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Manhattan Community Access Corp. v. Halleck

United States Supreme Court

June 17, 2019

MANHATTAN COMMUNITY ACCESS CORPORATION, ET AL., PETITIONERS
v.
DEEDEE HALLECK, ET AL.

          Argued February 25, 2019

          ON WRIT OF CERTIORARI TO THE UNITED STATES COURT OF APPEALS FOR THE SECOND CIRCUIT No. 17-1702.

         New York state law requires cable operators to set aside channels on their cable systems for public access. Those channels are operated by the cable operator unless the local government chooses to itself operate the channels or designates a private entity to operate the channels. New York City (the City) has designated a private nonprofit corporation, petitioner Manhattan Neighborhood Network (MNN), to operate the public access channels on Time Warner's cable system in Manhattan. Respondents DeeDee Halleck and Jesus Papoleto Melendez produced a film critical of MNN to be aired on MNNs public access channels. MNN televised the film. MNN later suspended Halleck and Melendez from all MNN services and facilities. The producers sued, claiming that MNN violated their First Amendment free-speech rights when it restricted their access to the public access channels because of the content of their film. The District Court dismissed the claim on the ground that MNN is not a state actor and therefore is not subject to First Amendment constraints on its editorial discretion. Reversing in relevant part, the Second Circuit concluded that MNN is a state actor subject to First Amendment constraints.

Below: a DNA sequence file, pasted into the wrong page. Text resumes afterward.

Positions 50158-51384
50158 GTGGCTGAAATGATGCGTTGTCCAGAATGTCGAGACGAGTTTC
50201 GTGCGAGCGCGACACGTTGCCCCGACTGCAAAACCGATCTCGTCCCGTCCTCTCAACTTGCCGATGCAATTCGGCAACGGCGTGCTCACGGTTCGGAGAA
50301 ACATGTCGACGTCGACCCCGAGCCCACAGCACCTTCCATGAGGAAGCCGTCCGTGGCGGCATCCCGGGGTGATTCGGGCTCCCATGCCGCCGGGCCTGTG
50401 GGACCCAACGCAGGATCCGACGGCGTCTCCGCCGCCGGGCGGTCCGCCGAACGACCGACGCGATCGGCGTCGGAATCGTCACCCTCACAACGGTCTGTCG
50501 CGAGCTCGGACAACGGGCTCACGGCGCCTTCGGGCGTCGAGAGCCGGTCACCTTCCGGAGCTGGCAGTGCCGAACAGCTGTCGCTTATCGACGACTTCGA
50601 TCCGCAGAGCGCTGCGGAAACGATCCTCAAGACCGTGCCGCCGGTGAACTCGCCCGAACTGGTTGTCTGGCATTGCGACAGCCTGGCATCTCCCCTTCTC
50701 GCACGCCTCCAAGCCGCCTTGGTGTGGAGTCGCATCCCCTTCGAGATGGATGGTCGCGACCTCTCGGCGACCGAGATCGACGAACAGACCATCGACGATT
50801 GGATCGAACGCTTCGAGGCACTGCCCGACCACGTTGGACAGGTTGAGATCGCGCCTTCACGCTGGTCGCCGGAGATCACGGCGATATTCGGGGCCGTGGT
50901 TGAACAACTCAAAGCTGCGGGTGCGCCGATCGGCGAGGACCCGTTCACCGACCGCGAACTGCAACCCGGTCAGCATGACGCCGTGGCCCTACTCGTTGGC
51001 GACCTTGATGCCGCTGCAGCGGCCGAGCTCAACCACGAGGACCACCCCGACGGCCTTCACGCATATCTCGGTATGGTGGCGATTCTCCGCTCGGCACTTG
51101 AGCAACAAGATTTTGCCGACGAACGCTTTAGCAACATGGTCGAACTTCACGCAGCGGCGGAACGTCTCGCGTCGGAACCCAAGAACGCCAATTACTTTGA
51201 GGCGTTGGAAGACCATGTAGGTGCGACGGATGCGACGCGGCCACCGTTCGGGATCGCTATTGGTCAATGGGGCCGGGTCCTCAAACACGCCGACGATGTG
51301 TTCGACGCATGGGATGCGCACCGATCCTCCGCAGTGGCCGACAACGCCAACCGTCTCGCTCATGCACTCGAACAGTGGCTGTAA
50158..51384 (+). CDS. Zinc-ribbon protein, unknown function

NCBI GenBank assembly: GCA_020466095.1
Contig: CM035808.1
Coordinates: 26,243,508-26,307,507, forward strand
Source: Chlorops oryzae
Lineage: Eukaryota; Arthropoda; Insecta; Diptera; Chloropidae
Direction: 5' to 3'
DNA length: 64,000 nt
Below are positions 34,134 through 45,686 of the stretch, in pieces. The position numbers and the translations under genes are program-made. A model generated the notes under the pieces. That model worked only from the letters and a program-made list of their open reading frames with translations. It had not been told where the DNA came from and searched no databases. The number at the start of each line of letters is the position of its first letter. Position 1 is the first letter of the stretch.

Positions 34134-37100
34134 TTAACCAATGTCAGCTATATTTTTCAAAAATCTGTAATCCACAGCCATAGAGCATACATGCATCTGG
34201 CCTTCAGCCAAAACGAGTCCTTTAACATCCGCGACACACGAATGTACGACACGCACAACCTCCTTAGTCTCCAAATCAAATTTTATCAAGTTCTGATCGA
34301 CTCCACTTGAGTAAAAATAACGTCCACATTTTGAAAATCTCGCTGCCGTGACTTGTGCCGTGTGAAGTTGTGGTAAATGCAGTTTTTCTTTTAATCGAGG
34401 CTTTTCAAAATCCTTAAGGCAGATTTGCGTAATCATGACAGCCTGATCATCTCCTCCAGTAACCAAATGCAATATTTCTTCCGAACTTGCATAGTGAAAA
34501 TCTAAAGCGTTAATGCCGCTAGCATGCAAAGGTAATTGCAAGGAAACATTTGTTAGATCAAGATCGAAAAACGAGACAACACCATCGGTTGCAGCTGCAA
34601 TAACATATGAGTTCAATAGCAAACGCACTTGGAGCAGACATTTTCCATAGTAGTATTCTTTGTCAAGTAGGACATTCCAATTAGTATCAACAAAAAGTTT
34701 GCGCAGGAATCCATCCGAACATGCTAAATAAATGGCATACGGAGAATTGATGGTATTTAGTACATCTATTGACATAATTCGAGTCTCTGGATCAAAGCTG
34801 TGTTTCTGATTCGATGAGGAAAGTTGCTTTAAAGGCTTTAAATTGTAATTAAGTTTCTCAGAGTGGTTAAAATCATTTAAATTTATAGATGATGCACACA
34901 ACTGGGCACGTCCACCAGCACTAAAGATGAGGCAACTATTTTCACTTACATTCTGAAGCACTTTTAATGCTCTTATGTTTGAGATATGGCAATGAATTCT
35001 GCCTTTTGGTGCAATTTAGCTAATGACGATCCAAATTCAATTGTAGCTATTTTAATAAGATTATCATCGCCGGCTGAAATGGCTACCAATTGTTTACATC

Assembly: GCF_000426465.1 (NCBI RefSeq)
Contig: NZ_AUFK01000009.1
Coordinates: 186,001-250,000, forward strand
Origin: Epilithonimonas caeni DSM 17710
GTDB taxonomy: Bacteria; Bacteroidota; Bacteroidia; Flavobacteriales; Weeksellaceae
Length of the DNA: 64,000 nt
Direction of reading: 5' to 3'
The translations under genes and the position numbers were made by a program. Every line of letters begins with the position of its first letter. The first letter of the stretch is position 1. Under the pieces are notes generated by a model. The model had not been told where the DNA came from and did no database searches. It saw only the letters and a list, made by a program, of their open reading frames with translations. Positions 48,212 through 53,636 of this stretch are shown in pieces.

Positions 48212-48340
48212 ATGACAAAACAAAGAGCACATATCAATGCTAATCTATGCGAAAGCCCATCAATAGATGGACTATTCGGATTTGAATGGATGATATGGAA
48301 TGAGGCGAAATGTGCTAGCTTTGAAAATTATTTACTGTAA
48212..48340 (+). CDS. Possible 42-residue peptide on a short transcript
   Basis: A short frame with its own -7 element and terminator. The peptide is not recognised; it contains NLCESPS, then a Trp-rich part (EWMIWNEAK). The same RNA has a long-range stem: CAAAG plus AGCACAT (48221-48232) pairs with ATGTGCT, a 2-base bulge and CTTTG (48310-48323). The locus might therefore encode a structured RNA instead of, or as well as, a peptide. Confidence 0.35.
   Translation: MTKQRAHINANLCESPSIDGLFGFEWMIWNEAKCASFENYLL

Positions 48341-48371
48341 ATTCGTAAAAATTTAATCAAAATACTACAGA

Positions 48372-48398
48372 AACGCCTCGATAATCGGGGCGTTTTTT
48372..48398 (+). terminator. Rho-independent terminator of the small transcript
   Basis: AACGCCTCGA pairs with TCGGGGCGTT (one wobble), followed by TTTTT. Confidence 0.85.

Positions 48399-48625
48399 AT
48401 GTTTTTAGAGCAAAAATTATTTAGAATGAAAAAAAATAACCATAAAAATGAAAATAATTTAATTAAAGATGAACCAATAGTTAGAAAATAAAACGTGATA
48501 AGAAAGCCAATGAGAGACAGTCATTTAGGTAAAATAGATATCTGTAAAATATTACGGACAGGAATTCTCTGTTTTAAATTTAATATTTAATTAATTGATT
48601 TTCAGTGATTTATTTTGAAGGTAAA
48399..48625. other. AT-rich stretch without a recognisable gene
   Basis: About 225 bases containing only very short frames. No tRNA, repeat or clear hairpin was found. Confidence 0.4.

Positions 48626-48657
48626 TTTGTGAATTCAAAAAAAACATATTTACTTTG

Held: MNN is not a state actor subject to the First Amendment. Pp. 5- 16.

(a) The Free Speech Clause of the First Amendment prohibits only governmental, not private, abridgment of speech. See, e.g., Denver Area Ed. Telecommunications Consortium, Inc. v. FCC, 518 U.S. 727, 737. This Court's state-action doctrine distinguishes the government from individuals and private entities. Pp. 5-14.
(1) A private entity may qualify as a state actor when, as relevant here, the entity exercises "powers traditionally exclusively reserved to the State." Jackson v. Metropolitan Edison Co., 419 U.S. 345, 352. The Court has stressed that "very few" functions fall into that category. Flagg Bros., Inc. v. Brooks, 436 U.S. 149, 158. The relevant function in this case-operation of public access channels on a cable system-has not traditionally and exclusively been performed by government. Since the 1970s, a variety of private and public actors have operated public access channels. Early Manhattan public access channels were operated by private cable operators with some help from private nonprofit organizations. That practice continued until the early 1990s, when MNN began to operate the channels. Operating public access channels on a cable system is not a traditional, exclusive public function. Pp. 6-8.